lab_09_slide - Lab 8 Real-time OS - 1 time Speaker: Hao-Yun...

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Unformatted text preview: Lab 8 Real-time OS - 1 time Speaker: Hao-Yun Chin Advisor: Prof. Tian-Sheuan Chang Apr 27, 2004 SoC Design Laboratory SOC Consortium Course Material Outline Introduction to Real-time Operation System (RTOS) Introduction to μC/OS-II Real-time OS – – – – Features Task & task scheduling Start μC/OS-II Port application SoC Design Laboratory SOC Consortium Course Material 1 Real-time OS Real-time OS (RTOS) is an intermediate layer between hardware devices and software programming “Real-time” means keeping deadlines, not speed Real-time OS Advantages of RTOS in SoC design • Shorter development time • Less porting efforts • Better reusability Disadvantages • More system resources needed • Future development confined to the chosen RTOS SoC Design Laboratory SOC Consortium Course Material 2 Soft and Hard Real Time Soft real-time • Tasks are performed by the system as fast as possible, but tasks don’t have to finish by specific times Real-time OS • Priority scheduling • Multimedia streaming Hard real-time • Tasks have to be performed correctly and on time • Deadline scheduling • Aircraft controller, Nuclear reactor controller SoC Design Laboratory SOC Consortium Course Material 3 Outline Introduction to RTOS Introduction to μC/OS-II Real-time OS – – – – Features Task & task scheduling Start μC/OS-II Port application SoC Design Laboratory SOC Consortium Course Material 4 μC/OS-II Written by Jean J. Labrosse in ANSI C A portable, ROMable, scalable, preemptive, real-time, multitasking kernel Real-time OS Used in hundreds of products since its introduction in 1992 Certified by the FAA for use in commercial aircraft Available in ARM Firmware Suite (AFS) Over 90 ports for free download http://www.ucos-ii.com SoC Design Laboratory SOC Consortium Course Material 5 μC/OS-II Features Real-time OS Portable runs on architectures ranging from 8bit to 64-bit ROMable small memory footprint Scalable select features at compile time Multitasking preemptive scheduling, up to 64 tasks SoC Design Laboratory SOC Consortium Course Material 6 μC/OS-II vs. μHAL uHAL (pronounced Micro-HAL) is the ARM Hardware Abstraction Layer that is the basis of the ARM Firmware Suite uHAL is a basic library that enables simple application to run on a variety of ARM-based development systems Real-time OS uC/OS-II use uHAL to access ARM-based hardware uC/OS-II & User application AFS Utilities C, C++ libraries uHAL routines AFS support routines Development board SoC Design Laboratory SOC Consortium Course Material 7 Task Task is an instance of program Task thinks that it has the CPU all to itself Real-time OS Task is assigned a unique priority Task has its own set of stack Task has its own set of CPU registers (backup in its stack) Task is the basic unit for scheduling Task status are stored in Task Control Block (TCB) SoC Design Laboratory SOC Consortium Course Material 8 Task Structure Task structure: An infinite loop Real-time OS An self-delete function Task with infinite loop structure Task that delete itself void ExampleTask(void *pdata) { for(;;) { /* User Code */ /* System Call */ /* User Code */ } } void ExampleTask(void *pdata) { /* User Code */ OSTaskDel(PRIO_SELF); } SoC Design Laboratory SOC Consortium Course Material 9 Task States Waiting Waiting Real-time OS Task Delete Task Gets Event Task Create Dormant Dormant Task Delete Task Pending Events Highest Priority Task Readyy Read Interrupt Running Running Task is Preempted ISR ISR Int. Exit Task Delete SoC Design Laboratory SOC Consortium Course Material 10 Task Priority Unique priority (also used as task identifiers) Real-time OS 64 priorities max (8 reserved) Always run the highest priority task that is READY Allow dynamically change priority SoC Design Laboratory SOC Consortium Course Material 11 Task Control Block uC/OS-II use TCB to keep record of each task States Real-time OS Stack Pointer Priority Misc … Link Pointer SoC Design Laboratory SOC Consortium Course Material 12 Task Control Block(cont.) Real-time OS SoC Design Laboratory SOC Consortium Course Material 13 Exchanging CPU Control uC/OS-II Kernel API Control returns from task to OS when Kernel API is called OSMboxPend(); OSQPend(); Real-time OS void ExampleTask(void *pdata) OSSemPend(); OSTaskSuspend(); { OSTimeDly(); for(;;) { /* User Code */ OSTimeDlyHMSM(); /*System Call */ More… /* User Code */ } } SoC Design Laboratory SOC Consortium Course Material 14 Exchanging CPU Control Only one of OS, Task, Interrupt Handler gets CPU control at a time Real-time OS Interrupt Handler OS Task A B B C A Time Scheduling System Call SoC Design Laboratory Interrupt Interrupt Exit SOC Consortium Course Material 15 Task Scheduling Non-preemptive Low-priority Task Real-time OS ISR ISR makes the high-priority task ready High-priority Task low-priority task Relinquishes the CPU SoC Design Laboratory SOC Consortium Course Material Time 16 Task Scheduling Preemptive Low-priority Task ISR Real-time OS High-priority Task ISR makes the high-priority task ready high-priority task Relinquishes the CPU Time uC/OS-II adopts preemptive scheduling SoC Design Laboratory SOC Consortium Course Material 17 Starting µC/OS-II Initialize hardware & uC/OS-II Initialize hardware & uC/OS-II ARMTargetInit(), ,OSInit() ) ARMTargetInit() OSInit( Real-time OS Allocate resources Allocate resources OSMemCreate(), ,OSMboxCreate(), ,…etc OSMemCreate() OSMboxCreate() …etc Create at least one task Create at least one task OSTaskCreate() OSTaskCreate() Start Scheduler Start Scheduler OSStart() OSStart() SoC Design Laboratory SOC Consortium Course Material 18 Porting Application Necessary coding changes variables Real-time OS • use local variables for preemption • use semaphore to protect global variables (resources) data transfer • arguments => mailbox/queue memory allocation • SoC Design Laboratory malloc() => OSMemCreate() OSMemGet() SOC Consortium Course Material 19 Porting Application assign task priorities unique priority level in uC/OS-II Real-time OS • only 56 levels available • priority can be change dynamically call OSTimeDly() in infinite loop task • ensure lower priority task get a chance to run MUST: if lower priority task is pending data from higher priority task SoC Design Laboratory SOC Consortium Course Material 20 Lab 7:Real-time OS - 1 Goal – A guide to use RTOS and port programs to it Principles Real-time OS – Basic concepts and capabilities of RTOS • Task, task scheduling – Coding guideline for a program running on the embedded RTOS – Setting up the ARMulator Guidance SoC Design Laboratory Steps – Building µC/OS-II – Porting Program to µC/OS-II – Building Program with µC/OS-II Requirements and Exercises – Write an embedded software for ID checking engine (single task) Discussion – What are the advantages and disadvantages of using RTOS in SOC design? SOC Consortium Course Material 21 References [1] AFS_Reference_Guide.pdf Real-time OS SoC Design Laboratory SOC Consortium Course Material 22 ...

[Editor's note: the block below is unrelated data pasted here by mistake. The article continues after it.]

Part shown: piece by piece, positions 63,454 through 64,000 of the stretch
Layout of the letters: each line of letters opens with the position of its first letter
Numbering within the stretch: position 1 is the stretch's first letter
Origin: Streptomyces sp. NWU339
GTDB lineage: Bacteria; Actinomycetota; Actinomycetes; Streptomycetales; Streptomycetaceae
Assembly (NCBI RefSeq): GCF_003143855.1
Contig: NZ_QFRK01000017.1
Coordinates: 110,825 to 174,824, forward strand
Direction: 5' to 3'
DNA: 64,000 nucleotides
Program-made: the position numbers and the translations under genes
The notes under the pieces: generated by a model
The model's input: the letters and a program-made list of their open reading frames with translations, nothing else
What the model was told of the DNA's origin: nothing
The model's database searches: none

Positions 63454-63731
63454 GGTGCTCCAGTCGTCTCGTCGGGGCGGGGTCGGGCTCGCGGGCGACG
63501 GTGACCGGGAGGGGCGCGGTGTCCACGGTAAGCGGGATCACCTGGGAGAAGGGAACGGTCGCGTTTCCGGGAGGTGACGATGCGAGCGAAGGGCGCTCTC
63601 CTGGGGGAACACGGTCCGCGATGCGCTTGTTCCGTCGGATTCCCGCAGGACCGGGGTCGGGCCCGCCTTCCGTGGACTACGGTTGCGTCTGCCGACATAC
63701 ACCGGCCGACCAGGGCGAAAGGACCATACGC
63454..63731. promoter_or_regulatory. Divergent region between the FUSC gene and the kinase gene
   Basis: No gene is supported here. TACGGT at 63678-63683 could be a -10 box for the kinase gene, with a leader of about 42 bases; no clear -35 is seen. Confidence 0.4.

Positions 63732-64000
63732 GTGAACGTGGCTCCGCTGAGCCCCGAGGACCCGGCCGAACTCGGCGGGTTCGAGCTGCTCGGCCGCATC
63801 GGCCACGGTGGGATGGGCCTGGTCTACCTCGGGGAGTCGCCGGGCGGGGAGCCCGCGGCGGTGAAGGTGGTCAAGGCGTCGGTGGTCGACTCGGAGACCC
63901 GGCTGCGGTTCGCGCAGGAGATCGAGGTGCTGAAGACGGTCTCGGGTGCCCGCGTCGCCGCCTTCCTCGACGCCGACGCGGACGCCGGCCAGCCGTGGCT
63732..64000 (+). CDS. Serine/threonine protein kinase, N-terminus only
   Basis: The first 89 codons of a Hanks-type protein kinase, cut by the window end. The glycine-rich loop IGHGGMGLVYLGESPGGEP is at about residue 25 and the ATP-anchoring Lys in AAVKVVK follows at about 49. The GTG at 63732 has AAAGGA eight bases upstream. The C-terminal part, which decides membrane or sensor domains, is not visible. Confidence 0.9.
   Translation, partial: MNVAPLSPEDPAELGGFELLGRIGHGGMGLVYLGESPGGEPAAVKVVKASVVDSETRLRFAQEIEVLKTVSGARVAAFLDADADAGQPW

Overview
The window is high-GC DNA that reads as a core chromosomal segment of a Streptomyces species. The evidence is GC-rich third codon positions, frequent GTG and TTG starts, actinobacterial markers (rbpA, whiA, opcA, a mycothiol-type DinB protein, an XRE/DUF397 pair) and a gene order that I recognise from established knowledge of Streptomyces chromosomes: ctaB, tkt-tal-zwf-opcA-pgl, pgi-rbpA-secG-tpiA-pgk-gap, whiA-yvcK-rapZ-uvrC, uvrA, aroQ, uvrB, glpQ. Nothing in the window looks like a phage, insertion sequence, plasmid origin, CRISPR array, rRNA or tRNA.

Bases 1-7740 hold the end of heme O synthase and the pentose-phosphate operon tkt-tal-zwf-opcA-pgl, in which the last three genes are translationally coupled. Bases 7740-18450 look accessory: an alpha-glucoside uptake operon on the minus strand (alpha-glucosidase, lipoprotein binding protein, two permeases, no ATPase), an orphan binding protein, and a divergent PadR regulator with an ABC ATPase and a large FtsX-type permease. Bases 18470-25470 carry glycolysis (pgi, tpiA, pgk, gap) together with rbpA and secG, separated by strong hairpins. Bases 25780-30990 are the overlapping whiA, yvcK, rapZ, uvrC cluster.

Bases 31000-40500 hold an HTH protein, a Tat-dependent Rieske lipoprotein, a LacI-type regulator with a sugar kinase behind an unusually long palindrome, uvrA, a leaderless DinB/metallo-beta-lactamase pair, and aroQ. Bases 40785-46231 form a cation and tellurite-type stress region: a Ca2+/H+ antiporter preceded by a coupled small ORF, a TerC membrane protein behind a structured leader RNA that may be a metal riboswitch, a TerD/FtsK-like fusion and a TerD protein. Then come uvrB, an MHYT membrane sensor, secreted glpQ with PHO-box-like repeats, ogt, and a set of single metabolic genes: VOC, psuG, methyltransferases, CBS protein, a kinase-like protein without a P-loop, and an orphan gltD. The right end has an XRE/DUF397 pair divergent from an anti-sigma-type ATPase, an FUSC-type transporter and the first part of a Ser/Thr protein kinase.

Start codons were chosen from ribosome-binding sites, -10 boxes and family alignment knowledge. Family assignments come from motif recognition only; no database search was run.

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This note was uploaded on 08/23/2009 for the course IEE 5016 taught by Professor Tian-sheuanchang during the Spring '05 term at National Chiao Tung University.